The World Wide Web, the most popular part of the Internet, holds a number of excellent sites that offer information about career guidance and job hunting. Many of these sites are reviewed below with specific references given in those areas where a site is particularly strong.
JOB HUNTING AND CAREER SEARCHING
SITES ACCESSIBLE THROUGH THE INTERNET
Over 100 job site links. Start here.
JOBS IN PENNSYLVANIA
For jobs exclusively in Pennsylvania... from the State of Pa web page.
Included here are sections devoted to those searching for
jobs and those seeking workers. This site has resume help, lets
you post your resume, and lets you browse for various jobs all over
the country. The jobs posted here are more technically oriented
than those in most other sites reviewed here.
DEJA NEWS SERVICE
Try the gigantic newsgroups in Deja News to search for jobs. (http://www.dejanews.com) A search for "jobs" yields 290,000 responses, not all jobs offered, but there are many here.
Allowing you to search over 200,000 want ads every week from major newspapers across the United States is the major asset of this site. To check only the jobs from the Philadelphia Inquirer or Daily News, go to http://www.phillynews.com.
CAREER RESOURCE CENTER
Giving the user access to career services, what's new at the site, statistics related to jobs and employment and other valuable information is what this site aims to do. The site is notable because it also has links to sites that contain Federal and State jobs, (although Pennsylvania is not here), links for those searching for a job in a specific industry, volunteer positions, intern positions and jobs on college campuses.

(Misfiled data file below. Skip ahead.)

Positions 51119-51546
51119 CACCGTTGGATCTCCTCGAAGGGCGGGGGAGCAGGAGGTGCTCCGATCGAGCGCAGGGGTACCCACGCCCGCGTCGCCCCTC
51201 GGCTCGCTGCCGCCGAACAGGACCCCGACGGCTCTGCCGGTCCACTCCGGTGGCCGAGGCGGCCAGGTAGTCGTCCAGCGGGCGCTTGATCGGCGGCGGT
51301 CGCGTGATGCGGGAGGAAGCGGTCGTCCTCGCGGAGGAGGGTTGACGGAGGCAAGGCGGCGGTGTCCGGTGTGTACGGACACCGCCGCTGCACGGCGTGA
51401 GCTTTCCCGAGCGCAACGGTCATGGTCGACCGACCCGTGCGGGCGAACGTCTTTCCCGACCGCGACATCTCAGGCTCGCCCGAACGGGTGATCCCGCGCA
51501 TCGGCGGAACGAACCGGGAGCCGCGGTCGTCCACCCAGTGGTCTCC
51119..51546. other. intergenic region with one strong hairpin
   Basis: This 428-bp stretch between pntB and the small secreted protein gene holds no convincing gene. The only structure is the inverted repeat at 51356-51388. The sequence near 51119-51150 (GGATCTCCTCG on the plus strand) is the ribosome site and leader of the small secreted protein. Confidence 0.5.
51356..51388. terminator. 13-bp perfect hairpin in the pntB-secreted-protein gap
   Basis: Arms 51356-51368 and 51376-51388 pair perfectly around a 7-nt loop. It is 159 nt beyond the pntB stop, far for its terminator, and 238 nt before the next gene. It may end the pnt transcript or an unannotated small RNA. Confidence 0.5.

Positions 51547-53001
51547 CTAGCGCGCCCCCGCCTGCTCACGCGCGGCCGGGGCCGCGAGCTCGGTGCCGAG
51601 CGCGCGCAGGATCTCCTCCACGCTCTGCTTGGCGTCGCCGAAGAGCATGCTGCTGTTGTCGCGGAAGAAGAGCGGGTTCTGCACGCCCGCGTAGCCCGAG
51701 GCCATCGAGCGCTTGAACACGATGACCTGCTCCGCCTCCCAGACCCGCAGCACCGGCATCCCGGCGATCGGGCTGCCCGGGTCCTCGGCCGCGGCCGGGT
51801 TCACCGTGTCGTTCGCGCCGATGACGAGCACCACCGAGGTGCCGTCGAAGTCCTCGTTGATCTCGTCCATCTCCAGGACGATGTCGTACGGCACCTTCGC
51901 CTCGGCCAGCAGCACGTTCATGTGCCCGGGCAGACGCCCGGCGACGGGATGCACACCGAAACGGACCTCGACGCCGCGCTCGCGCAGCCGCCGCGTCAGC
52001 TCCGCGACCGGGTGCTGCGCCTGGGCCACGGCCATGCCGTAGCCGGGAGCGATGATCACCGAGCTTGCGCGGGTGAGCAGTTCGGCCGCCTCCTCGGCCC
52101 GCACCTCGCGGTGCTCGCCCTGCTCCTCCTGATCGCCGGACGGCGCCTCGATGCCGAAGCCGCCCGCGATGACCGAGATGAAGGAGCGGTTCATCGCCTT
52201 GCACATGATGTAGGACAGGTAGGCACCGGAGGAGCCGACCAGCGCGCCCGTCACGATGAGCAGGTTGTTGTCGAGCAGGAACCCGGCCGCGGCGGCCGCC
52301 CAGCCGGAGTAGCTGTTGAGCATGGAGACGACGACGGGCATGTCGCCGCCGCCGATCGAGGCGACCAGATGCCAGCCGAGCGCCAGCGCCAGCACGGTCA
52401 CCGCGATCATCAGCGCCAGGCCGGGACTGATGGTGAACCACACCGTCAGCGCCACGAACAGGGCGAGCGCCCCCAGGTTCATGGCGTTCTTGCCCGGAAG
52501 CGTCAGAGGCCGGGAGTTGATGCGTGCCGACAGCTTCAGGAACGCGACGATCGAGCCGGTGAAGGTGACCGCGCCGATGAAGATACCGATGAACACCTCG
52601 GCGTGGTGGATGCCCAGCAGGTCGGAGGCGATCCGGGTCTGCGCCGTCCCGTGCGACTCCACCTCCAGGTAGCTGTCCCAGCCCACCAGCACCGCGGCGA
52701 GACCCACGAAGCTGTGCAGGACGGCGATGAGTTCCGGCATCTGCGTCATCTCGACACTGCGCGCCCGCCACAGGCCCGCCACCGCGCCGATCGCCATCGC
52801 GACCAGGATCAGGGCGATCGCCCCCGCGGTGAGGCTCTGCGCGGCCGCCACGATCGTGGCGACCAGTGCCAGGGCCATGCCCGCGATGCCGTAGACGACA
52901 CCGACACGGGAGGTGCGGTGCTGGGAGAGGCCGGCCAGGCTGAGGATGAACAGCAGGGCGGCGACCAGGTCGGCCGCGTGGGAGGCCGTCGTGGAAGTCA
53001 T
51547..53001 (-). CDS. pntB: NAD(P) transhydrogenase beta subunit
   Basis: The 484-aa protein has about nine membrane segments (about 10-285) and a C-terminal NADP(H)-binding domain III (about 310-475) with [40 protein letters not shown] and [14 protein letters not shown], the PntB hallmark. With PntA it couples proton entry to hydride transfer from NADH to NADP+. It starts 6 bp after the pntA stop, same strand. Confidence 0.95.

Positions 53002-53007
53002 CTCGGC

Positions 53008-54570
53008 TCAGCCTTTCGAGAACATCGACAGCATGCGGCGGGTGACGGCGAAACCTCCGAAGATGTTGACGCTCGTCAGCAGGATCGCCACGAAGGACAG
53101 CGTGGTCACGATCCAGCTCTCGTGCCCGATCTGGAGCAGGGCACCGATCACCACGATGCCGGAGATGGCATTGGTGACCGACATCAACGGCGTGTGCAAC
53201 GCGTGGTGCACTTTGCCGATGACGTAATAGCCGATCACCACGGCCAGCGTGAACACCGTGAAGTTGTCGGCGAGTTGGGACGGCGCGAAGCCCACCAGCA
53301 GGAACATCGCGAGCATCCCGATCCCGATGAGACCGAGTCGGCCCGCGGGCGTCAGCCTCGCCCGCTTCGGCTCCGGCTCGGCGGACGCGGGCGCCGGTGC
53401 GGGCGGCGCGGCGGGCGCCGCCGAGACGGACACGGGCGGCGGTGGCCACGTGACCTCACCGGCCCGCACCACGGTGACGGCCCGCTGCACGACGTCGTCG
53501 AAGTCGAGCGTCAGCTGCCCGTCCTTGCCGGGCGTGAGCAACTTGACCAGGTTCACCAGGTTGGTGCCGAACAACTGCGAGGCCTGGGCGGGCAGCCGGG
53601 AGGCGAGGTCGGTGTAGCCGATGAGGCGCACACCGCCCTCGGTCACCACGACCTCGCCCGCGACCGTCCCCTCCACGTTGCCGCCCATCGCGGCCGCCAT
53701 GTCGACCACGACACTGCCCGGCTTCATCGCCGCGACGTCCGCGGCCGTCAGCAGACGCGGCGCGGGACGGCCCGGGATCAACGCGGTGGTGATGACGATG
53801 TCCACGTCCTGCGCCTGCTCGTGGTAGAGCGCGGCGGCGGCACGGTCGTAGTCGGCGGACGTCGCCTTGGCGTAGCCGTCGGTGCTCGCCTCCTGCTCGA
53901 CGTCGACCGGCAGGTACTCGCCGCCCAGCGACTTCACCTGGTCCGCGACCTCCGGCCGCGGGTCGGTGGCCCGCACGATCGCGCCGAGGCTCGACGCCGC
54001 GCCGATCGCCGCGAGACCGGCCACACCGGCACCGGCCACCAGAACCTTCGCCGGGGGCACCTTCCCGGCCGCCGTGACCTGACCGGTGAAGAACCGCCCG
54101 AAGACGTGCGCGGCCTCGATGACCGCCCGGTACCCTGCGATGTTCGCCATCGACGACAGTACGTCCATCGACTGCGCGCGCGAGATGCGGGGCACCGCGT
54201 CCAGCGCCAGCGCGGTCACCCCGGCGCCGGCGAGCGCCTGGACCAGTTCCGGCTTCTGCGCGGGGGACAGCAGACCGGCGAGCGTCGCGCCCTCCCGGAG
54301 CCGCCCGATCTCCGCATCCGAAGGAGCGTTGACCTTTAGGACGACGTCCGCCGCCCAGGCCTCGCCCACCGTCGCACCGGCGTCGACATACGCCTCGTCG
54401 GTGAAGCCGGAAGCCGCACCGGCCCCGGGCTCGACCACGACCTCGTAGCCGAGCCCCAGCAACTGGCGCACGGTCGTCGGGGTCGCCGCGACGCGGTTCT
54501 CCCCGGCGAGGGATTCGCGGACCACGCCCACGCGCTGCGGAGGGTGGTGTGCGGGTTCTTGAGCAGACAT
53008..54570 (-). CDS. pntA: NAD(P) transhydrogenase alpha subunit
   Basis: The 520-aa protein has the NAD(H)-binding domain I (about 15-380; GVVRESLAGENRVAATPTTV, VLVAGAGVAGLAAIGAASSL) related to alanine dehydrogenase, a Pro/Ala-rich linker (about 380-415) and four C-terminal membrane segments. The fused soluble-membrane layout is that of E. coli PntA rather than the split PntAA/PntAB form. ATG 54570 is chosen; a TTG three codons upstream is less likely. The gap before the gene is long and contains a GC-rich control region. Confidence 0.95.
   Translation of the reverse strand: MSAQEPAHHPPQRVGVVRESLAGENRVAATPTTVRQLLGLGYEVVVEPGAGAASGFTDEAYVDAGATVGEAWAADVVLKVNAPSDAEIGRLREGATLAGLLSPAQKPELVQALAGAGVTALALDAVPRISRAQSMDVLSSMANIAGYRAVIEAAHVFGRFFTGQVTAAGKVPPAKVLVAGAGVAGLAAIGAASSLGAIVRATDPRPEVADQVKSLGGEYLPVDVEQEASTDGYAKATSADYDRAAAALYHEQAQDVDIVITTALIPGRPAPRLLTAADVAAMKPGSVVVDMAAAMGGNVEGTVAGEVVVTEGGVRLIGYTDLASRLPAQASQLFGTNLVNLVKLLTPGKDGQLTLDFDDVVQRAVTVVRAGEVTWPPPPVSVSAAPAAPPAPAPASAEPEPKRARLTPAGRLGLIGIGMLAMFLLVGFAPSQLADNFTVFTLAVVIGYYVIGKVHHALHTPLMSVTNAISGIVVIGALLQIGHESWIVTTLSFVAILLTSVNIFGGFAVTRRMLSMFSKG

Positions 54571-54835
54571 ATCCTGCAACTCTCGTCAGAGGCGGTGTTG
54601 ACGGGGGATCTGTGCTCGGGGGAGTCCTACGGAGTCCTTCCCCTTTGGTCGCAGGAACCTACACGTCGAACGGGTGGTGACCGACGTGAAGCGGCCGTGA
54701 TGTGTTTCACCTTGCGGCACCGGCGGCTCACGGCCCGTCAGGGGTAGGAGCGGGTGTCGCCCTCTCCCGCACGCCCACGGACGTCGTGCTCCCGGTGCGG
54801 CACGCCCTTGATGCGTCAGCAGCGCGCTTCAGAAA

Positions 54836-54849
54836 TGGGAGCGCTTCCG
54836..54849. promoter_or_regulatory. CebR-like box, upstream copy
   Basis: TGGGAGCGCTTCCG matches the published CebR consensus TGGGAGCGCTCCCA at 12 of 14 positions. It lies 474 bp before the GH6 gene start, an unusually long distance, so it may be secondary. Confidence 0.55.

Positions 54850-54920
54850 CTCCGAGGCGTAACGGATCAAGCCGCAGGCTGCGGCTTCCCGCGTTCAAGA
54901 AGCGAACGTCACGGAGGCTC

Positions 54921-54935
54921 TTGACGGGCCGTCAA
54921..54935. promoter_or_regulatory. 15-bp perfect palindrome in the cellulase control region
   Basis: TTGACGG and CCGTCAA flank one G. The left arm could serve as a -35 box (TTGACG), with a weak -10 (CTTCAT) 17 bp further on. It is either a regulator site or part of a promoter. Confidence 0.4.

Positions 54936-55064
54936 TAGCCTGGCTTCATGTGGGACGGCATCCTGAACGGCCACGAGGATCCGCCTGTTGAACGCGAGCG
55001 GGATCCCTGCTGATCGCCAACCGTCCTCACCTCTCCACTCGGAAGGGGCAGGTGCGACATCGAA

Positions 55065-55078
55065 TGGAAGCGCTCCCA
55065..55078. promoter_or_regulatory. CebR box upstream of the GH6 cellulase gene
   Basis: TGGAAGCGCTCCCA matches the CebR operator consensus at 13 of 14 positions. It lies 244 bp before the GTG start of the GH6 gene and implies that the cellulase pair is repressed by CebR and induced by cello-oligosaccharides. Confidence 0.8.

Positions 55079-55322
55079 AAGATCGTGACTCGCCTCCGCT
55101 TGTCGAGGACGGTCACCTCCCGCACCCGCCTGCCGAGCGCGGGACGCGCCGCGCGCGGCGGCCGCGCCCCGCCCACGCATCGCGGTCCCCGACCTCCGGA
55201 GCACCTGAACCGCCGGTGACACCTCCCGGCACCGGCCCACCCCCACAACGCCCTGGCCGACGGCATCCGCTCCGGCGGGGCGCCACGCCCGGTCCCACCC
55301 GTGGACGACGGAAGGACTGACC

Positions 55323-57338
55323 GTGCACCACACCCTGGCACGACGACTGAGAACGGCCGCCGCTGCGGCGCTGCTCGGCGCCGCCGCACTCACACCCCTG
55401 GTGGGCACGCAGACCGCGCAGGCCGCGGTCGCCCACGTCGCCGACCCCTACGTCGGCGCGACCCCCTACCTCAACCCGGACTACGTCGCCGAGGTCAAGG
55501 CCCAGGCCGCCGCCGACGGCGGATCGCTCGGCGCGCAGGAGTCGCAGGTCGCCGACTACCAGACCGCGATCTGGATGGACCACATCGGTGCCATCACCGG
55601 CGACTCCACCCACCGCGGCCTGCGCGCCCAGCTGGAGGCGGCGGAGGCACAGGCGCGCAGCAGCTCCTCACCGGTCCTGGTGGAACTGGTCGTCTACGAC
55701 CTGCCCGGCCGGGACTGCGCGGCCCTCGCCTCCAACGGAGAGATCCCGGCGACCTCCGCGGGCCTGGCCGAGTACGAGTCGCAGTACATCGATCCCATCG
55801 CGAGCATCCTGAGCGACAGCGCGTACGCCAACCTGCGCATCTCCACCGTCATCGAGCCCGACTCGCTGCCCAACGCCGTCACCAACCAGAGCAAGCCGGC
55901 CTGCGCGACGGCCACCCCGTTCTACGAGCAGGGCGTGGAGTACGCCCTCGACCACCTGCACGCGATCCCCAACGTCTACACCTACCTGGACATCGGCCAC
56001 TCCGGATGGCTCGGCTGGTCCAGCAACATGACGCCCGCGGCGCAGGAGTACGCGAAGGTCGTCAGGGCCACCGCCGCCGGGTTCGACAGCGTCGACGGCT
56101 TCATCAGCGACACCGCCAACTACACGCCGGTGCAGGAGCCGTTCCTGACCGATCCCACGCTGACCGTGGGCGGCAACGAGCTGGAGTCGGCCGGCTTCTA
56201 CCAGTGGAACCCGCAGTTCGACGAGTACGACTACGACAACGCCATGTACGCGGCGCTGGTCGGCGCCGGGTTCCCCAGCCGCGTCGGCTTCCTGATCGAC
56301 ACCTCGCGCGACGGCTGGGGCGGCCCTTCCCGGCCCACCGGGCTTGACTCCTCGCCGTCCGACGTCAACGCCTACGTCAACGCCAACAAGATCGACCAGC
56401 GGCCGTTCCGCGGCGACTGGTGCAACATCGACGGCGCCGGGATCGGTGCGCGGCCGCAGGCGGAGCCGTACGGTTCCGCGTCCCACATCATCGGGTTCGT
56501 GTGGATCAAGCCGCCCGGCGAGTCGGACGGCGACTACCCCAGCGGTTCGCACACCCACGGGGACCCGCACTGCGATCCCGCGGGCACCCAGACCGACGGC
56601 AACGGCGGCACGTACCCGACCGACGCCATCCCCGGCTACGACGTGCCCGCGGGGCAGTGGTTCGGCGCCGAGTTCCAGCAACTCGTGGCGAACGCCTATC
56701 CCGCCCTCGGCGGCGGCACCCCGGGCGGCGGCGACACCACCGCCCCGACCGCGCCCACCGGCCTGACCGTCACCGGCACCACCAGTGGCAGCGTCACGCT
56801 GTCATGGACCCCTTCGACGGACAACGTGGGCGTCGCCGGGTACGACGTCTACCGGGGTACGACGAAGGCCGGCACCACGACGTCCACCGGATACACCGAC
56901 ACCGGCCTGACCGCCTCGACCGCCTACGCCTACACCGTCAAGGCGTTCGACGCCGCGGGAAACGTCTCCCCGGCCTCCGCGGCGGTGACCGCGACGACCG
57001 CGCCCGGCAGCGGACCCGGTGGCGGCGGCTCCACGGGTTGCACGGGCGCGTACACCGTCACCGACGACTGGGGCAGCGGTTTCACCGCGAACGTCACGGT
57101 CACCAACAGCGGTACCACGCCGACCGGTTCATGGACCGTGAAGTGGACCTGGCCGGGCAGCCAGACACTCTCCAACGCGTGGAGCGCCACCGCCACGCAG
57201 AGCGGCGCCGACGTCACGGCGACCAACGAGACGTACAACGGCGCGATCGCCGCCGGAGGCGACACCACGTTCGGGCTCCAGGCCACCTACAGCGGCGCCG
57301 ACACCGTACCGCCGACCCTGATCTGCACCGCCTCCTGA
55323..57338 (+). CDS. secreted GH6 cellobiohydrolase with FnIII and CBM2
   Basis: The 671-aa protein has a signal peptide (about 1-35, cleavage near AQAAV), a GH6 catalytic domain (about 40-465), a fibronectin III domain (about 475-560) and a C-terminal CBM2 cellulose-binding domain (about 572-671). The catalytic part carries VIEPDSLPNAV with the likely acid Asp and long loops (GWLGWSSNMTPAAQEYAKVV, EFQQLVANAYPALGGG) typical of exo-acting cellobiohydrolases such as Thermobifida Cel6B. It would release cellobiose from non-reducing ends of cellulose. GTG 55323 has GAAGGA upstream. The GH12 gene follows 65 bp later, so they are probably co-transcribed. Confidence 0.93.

Perhaps the best known and comprehensive career and job related site available on the Internet. Literally hundreds of links are here to research employers, resources for various industries, sites related to agriculture, art, business and finance, sales, education, law, transportation, and many others are available.
The site is extensively indexed and has topics including volunteerism, summer jobs, internships, fellowships,and has links which are designed to help to start your own business and explain franchise opportunities. There is even a link to What Color is Your Parachute, the perennial best seller about careers and jobs.
The Monster Board is another well known site for job hunters, but I find it has become rather slow in response. I think the site developers have put in too much graphic content, slowing the response.
The site does hold much valuable information, with links to "hot jobs", open houses, an excellent relocation area, (not found anywhere else in the sites reviewed here), information about employers, resumes, self employment, and a section just for recruiters.
If you are interested in working at a college or university, try the
CHRONICLE OF HIGHER EDUCATION
You may search the ads from the Chronicle by job title or geographic location.
To look at want ads from a particular college, university or community college, you can check out the home page of the institution. Virtually all that have web pages can be accessed at one of two sites. The community colleges (over 700 ) are indexed at http://www.mcli.dist.maricopa.edu./cc/index/html. The 4 year colleges and universities (over 3000) are indexed at http://mit/edu:8001/people/cdemello/univ.html These sites are also informative if you are planning on transferring to a new college, or are moving and plan to go to college near your new home.
To look for Federal jobs, go to
To search hundreds jobs advertised by the Federal government. This site also contains a myriad of information about the government.
Most of the major search engines and directories have an area dedicated to job hunting or career development. Look at the home pages of these sites for a link to jobs or careers.
EMPLOYMENT RELATED SITES FROM THE CONSUMER INFORMATION
CENTER.. (In Pueblo, Colorado)
Many excellent links to Career Builder, the National Assoc. for the Self
Employed, a site called ARCHEUS, which "provides some great resources
for writing resumes and cover letters, the Department of Labor, and